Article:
• U.S. workers in 2005 will waste the equivalent of 551,000 years reading blogs.
  • Currently, the time employees spend reading non-work blogs is the equivalent of 2.3 million jobs.
  • About 35 million workers -- one in four people in the labor force -- visit blogs and on average spend 3.5 hours, or 9%, of the work week engaged with them, according to Advertising Age’s analysis.
  • Time spent in the office on non-work blogs this year will take up the equivalent of 2.3 million jobs. Forget lunch breaks -- blog readers essentially take a daily 40-minute blog break.
  • There is strong evidence of workday blogging. Server traffic for Blogads, a network of sites that take ads, spikes during business hours, reflecting page views on about 900 blogs. FeedBurner, a blog technology company, also sees a jump in work-time hits.

Blog breaks? What a great idea! The assumption of course is that reading non-work related blogs makes you unproductive. Sometimes unproductive acts - like taking a break - are the very acts that make us most productive and give us new insight.

I do think a huge amount of time gets wasted on the web every day - whether blogs or just mooching about. There are a great number of blogs that can help workers use their time better and become more mindful of what will make them more productive or not - even if that means taking a blog break.

What AdAge doesn't touch on is for more training of workers on how to get the most out of the web and blogs. There are all kinds of techniques for catching yourself zoning on digital content and surfing about. Simple tools like a good RSS reader make the blogsphere a very productive place to be.

Ok, stop wasting time and get back to work.

August 26, 2005

Steve don't eat it...

Hillarious... I actually did think about trying a Beggin strip. They look like bacon (kind of), they really smell like bacon (really), and Gabby (the dog) goes wild for them. But, I'm going to listen to Steve and back off until another day when we've totally run out of food... just joking.

August 08, 2005

Stunning...

Making my way back to the US this evening I was lucky enough to fly on Air New Zealand’s revamped 747s. It is simply stunning what they have achieved in business class. British Airways similar product upgrade pales in the face of this brilliant combination of design and branding.

The upper deck – once reserved for business class only is now a combo of business class and premium economy - with more business class downstairs. Premium economy looks great – lots of leg room with three-up on one side and two on the other. Business class seats face into the plane on an angle. They are so stunning I’m stumped as to why they even call it business class. It warrants another label. Superb Class maybe. They should have taken a feather out of Virgin’s cap – when redefining air travel, change what you call it.

Many things distinguish this from traditional business class, one of which is a second small seat in front of the main which doubles as a foot rest and guest seat should they want to join you for dinner. Word is that they had Recaro – the makers of premium auto seats – make the brown leather seats. They are amazingly comfortable. Each seat is cocooned with a polished white laminate wall which gives off a brilliant glow when the overhead light is on. This not only provides real privacy but really cuts down the noise. And when its time for bed, they lay flat, really flat. Better still, the flight attendants make your bed, laying a mattress cover over the seat along with duvet.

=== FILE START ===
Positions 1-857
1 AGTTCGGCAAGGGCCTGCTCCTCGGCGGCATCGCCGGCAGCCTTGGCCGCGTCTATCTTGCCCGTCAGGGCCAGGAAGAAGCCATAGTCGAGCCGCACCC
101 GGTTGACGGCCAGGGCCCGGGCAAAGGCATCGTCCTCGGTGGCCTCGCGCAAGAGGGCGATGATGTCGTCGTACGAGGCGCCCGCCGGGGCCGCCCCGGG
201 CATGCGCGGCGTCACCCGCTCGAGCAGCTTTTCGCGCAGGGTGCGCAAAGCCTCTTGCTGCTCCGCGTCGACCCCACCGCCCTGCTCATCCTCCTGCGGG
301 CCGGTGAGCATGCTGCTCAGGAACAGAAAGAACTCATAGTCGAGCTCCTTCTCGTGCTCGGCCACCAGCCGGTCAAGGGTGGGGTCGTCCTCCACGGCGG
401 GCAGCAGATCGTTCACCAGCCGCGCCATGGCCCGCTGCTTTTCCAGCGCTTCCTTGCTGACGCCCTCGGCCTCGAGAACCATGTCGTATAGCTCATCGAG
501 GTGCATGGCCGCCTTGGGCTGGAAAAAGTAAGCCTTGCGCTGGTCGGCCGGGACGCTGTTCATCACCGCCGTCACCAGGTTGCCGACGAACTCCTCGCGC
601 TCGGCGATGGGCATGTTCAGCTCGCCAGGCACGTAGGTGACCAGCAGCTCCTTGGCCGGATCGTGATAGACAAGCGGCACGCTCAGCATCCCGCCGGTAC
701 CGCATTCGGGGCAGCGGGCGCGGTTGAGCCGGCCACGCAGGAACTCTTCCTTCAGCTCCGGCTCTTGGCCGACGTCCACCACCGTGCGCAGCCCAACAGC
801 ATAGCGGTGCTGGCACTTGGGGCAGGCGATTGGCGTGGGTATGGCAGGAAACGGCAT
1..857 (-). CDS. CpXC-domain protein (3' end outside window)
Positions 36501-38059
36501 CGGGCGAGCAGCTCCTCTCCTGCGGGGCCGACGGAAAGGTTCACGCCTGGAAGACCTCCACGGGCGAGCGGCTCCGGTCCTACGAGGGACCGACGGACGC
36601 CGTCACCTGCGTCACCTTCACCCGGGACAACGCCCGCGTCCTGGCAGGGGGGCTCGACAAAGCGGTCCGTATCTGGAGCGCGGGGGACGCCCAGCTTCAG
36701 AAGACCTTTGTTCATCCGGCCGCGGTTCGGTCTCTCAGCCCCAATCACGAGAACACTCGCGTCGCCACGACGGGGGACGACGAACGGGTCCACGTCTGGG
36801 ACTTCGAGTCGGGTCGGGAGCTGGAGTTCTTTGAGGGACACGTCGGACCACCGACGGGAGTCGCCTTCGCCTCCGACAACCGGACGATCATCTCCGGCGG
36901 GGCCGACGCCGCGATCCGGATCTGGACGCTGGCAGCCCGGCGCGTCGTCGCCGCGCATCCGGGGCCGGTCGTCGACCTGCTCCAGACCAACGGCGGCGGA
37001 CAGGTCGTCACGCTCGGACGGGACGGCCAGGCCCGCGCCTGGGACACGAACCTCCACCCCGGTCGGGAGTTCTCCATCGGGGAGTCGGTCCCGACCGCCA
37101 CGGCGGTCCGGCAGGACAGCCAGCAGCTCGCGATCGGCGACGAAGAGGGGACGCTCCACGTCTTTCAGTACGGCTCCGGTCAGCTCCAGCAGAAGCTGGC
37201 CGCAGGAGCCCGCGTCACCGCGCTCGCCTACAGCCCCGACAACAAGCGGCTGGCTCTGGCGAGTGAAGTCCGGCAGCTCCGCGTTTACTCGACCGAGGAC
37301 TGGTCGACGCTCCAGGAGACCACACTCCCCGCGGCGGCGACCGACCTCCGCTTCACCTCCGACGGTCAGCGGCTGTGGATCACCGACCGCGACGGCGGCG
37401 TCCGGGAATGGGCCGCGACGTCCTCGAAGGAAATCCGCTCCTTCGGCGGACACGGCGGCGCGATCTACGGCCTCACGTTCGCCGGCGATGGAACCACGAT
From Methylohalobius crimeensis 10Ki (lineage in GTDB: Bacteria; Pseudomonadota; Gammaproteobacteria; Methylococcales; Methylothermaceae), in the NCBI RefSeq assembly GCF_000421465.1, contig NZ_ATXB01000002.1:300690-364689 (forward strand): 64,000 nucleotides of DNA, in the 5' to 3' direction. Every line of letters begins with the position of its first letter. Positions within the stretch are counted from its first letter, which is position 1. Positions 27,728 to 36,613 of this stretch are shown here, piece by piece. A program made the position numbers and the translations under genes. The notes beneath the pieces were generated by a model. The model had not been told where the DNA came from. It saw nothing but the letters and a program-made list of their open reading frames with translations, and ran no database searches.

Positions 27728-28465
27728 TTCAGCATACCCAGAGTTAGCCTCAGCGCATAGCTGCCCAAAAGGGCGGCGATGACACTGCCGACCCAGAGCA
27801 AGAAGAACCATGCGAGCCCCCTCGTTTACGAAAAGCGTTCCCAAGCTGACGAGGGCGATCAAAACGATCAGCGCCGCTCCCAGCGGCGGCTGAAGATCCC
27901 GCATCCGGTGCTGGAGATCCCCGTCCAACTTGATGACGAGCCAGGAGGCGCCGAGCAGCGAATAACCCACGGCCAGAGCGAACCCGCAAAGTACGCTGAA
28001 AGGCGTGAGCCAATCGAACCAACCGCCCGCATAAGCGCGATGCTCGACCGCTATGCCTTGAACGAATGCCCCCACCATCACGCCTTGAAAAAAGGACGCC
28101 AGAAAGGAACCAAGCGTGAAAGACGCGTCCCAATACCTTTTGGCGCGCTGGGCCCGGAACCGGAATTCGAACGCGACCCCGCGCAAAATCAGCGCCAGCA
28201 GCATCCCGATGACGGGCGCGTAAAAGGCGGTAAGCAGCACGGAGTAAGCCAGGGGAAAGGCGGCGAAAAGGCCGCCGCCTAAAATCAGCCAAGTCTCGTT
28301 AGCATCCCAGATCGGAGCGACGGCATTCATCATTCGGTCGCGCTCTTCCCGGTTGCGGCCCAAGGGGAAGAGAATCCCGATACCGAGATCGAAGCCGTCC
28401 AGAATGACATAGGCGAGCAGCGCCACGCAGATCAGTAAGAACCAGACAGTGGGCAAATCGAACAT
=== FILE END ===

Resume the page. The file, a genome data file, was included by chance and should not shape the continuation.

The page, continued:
A generous flat panel entertainment system sits snugly into the wall. Wasn’t thrilled to see a Windows CE boot screen for ten minutes or so – or with the warning from the pilot that we shouldn’t push the buttons too much or else a crash might result warranting another ten minute reboot. But hey, no worries, they had people on board to help. Can’t imagine that will last too long and thankfully this is all Windows CE runs on the plane. Hopefully they’ll get the bugs worked out over time. Saying that, the system worked fine for me and provided a modest selection of movies.

About all the plane was missing on the technology front was WiFi – reading Ross’ recent entry that would have been incredible – but hey, there is only so much you can do mid Pacific anyway.

Air New Zealand has always provided superb food and wine. Arguably the best in the air. Now it’s even better. They continue to deliver uniquely New Zealand flavors that marks them as one of the few airlines that it’s worth waiting for the meal.

It’s rare for me to rave about any travel experience but this is just superb. Every hotel proprietor in NZ should take flight with Air New Zealand and then head home with ideas on how to implement what they have done in the air. I just spent a few days at the Stamford Plaza, Auckland and once inside the hotel could have been in any US chain. Once on Air New Zealand there is no question where you are – in the best business class in the air.

April 12, 2005

A Defining Issue

Based on a review in the NYTimes this morning it looks like No Place to Hide - Robert O'Harrow Jr. and Chatter, Dispatches From the Secret World of Global Eavesdropping, Patrick Radden Keefe, will be worth a read. Digital privacy is quickly becoming a defining issue - if not the defining issue - of the decade. So who does have your information and what are they doing with it?